Monday, July 31, 2017

Design Series: Raven Rocks Scarf, Part 1 - The Yarn and the Stitches

Every November, I usually get the same semi-panicked msgs and phone calls from friends: "Can you knit a hat for me to give to [insert name]" and I usually say "yes, if you buy the yarn and here, pick out the yarn you want from this website" with a link to Miss Babs. I know, two posts in a row where in the first paragraph I link to Miss Babs hand-dyed yarns, but it's a good yarn in pretty colors and has never yet let me down. For hats the past couple of years, I've been defaulting to Kunlun DK because it just feels so amazing and I love working with it. I love working with it even more if someone else buys it. (I'm no dummy.)

So last year when I placed an order for a few skeins of Kunlun DK, I tossed the dice and ordered a giant skein of Killington, a Polwarth wool and Tussah silk blend, in a bright pink called "Floyd." (You get it, right? Pink Floyd? ha!) I had no projects in mind, but I new the very generous yardage -- an 8.5 ounce skein is about 700 yards and my skein came in at just over 9 ounces -- would let me knit anything from a small sweater or vest to a shawl.

The wool arrived and it was a better pink than I could have imagined with a soft yet sturdy feel. I know this yarn can withstand a little rough handling and some unknitting and reknitting. Spoiler alert: it totally does hold up and that's after I unknit/reknit the same section FOUR times!

By now, the better part of a year has passed and I'm finally ready to get started on a new project. I pull out my hank of Killington, wind it into a ball and start thinking.

Here's what I know.
  • I want to knit a scarf or shawl. A neck accessory.
  • I want to knit some lace or some texture. The color is a bright bold pink, but it's mostly solid so it can work with lace or texture and they won't fight each other.
I know from experience that for extra drape and to show off lace, I'll want to use a needle that is larger than suggested on the ball band. Miss Babs suggested US 3-5. I'll go with US 7 or US 8. (Side note, I'll probably just stick with US sizes because it's easier for my American brain. Apologies to the rest of the world that is tired of constantly making allowances for Americans.)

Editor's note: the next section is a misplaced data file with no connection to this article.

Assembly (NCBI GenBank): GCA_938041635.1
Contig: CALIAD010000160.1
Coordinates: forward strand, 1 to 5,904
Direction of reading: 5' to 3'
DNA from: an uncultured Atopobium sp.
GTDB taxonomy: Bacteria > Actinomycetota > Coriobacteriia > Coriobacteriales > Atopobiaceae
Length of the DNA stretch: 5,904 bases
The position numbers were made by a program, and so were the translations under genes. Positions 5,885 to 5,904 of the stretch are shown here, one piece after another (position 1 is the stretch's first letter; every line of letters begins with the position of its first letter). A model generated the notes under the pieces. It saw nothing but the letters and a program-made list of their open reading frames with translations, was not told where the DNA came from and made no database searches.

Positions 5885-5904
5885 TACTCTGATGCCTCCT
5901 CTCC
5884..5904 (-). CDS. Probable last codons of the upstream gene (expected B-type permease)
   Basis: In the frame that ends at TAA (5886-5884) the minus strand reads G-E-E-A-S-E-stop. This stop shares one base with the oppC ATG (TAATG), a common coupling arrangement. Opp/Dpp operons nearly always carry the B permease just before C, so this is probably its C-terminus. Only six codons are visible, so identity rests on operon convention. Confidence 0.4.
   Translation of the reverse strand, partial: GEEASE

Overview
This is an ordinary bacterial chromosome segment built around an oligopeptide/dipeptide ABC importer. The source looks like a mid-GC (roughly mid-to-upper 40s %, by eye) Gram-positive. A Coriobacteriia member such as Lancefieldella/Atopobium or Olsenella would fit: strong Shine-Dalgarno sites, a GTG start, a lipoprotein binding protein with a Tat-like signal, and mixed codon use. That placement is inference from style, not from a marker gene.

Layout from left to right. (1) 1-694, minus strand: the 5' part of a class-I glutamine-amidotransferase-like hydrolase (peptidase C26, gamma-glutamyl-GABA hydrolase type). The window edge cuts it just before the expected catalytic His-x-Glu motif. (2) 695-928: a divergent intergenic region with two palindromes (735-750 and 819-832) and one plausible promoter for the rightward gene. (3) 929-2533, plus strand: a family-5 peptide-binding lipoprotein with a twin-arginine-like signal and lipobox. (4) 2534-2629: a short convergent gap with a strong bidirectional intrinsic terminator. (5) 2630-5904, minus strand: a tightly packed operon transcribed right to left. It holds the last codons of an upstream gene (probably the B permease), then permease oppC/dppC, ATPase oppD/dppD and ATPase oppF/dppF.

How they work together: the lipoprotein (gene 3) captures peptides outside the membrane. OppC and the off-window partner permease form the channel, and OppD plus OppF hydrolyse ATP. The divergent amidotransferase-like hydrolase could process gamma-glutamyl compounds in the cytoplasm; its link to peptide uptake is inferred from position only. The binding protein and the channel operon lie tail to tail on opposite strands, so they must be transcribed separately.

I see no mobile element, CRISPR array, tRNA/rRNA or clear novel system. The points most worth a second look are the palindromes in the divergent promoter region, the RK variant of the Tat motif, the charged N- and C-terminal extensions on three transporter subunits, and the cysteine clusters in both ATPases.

So if you want to follow along with me, pick out a sport weight yarn in a solid(ish) color and find your US 7 or US 8 needles.

Then we get out the stitch dictionaries and sketch books. I like to sketch shapes on paper but patterns I like to sketch in Stitchmastery, a knitting chart program. I skipped the shape sketches this time because I know I want either a triangle or a rectangle and, well, that's a boring shape to draw. I do settle on the idea of knitting from side to side, starting at a point, increasing one edge so that there is a triangular shape, then decreasing to the other point. It's a shape I've been toying with lately.

I also pick out two stitch patterns I like that I had already "sketched" in Stitchmastery, so I'm not sure where I found them originally. When I can find the source, I'll post it. I wanted two patterns that complement each other and, super importantly for charting, have a row repeat that matches up. (This is where you become glad you paid attention in math class and remember your common denominators and common multiples.

The first one is basically a garter stitch that is broken up by vertical columns of single stockinette stitches. I think it looks a little like bricks. I've used it before in a hat pattern but I love it because it's so easy to work, with or without the chart handy. In a hat or other circular project it's even easier, but every right-side row is knit and all the patterning (and it's only knits and purls) happens on the wrong-side rows. The pattern repeats every 8 rows.

The second stitch pattern is a lace that combines knits and purls for texture and the pattern repeat is offset, giving even more dimension to the finished fabric. Also, almost serendipitously, the pattern repeats every 24 rows -- a multiple of 8! The repeats will sync up and remove the necessity for a knitter to work from two different charts across a row.

Charts for both patterns are below. These are not charts for Raven Rocks Scarf pattern, just the stitches. Next time, I'll show how I go from basic chart to pattern chart.

Bricks Stitch pattern
Stitch multiple: 4
Row multiple: 8
Arched Lace pattern
Stitch multiple: 6 + 7
Row multiple: 24